Exploration and Production Technologies

Field Test of TDA's Direct Recovery Oxidation Process for Sulfur Recovery

DE-FC26-01BC15333

Program
This project was selected in response to DOE's Oil Exploration and Production solicitation DE-PS26-01NT41048, focus area Effective Environmental Protection. The goal of the program was to reduce compliance costs and improve environmental performance by providing lower-cost technologies, and/or provide sound scientific basis for cost-effective, risk based regulatory decisions.

Project Goal
The goal was to field test a process for removing sulfur contaminants from natural gas that could prove to be much less complex and lower in cost than conventional cleanup technologies.

Performers
TDA Research, Inc. Wheatridge, CO 
Whiting Petroleum Gas Plant Plains, TX 
Gas Technology Institute (GTI) Chicago, IL

Project Results
This project was a Phase III pilot plant test of TDA's gas sweetening process done under realistic conditions. TDA Research Inc. successfully completed the test at Whiting Petroleum's Sable San Andreas gas plant. The feed was about 228,000 standard cubic feet per day (SCFD) of gas that contained about 60 vol % CO2, 20 vol % CH4 and 10 vol % C3+ and higher hydrocarbons. The feed was associated gas from CO2 flooding operations carried out on Whiting's oil wells. The gas is collected and piped to the Sable gas plant, where it is normally flared. The pilot plant was sited in line with the flare in order to remove hydrogen sulfide (H2S) prior to flaring. The average H2S concentration in the gas during the field test was 7,341 ppm. The sulfur recovery process was shown to be low-cost, compact, and efficient for amine offgas.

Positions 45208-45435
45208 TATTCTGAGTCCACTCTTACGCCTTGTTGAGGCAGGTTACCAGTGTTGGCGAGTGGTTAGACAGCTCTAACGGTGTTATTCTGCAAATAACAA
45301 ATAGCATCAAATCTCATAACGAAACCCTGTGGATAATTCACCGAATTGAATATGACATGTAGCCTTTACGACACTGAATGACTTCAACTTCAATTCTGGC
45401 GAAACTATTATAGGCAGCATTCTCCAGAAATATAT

Benefits
The selectivity of process for converting H2S into elemental sulfur was essentially 100%, and the catalyst converted 90% of the H2S into sulfur and water (the remaining 10% of the H2S passed through unconverted). Importantly, no catalyst deactivation was observed for over the course of the more than 1,000-hour test. Minimal (about 10-15 ppm) of SO2 was formed during the test.

About 3.6 tons of elemental sulfur was recovered from a total inlet of 3.9 tons of sulfur (as H2S). The total amount of SO2 released from the plant (taking into account flaring of the unconverted 10% H2S) was 0.86 tons. This amount of SO2 is much lower than the normal 8 tons that would have been emitted if all of the H2S were flared over the time of the pilot plant test.

The pilot plant was simple to operate and required much less operator intervention than is typical for a new unit being commissioned. The ease of use and low capital and operating costs of the direct oxidation process makes it an attractive technology to be used where traditional sulfur recovery technologies are too expensive (e.g., small to medium-size plants).

Background
The direct oxidation process makes use of a catalyst developed by the project performer that partially oxidizes hydrogen sulfide (H2S) to sulfur and water, without the formation of substantial amounts of SO2. The catalyst was developed and demonstrated at the bench scale using funds from DOE SBIR Phase I and Phase II grants. GTI and Unocal Corp. together funded the design and fabrication of a pilot plant at a cost of $1,300,000 to test the process. The process was originally scheduled to be field-tested on a Unocal platform in Mobile Bay. Unocal expected that the offshore platform would be subjected to more stringent environmental regulation and saw the direct oxidation process as a way to allow increased gas production on the platform while reducing SO2 emissions. However, the environmental regulations on the platform were not tightened, and therefore, Unocal decided not to incur the additional costs needed to install and operate the pilot plant. Construction of the pilot plant was stopped until a new field site was identified.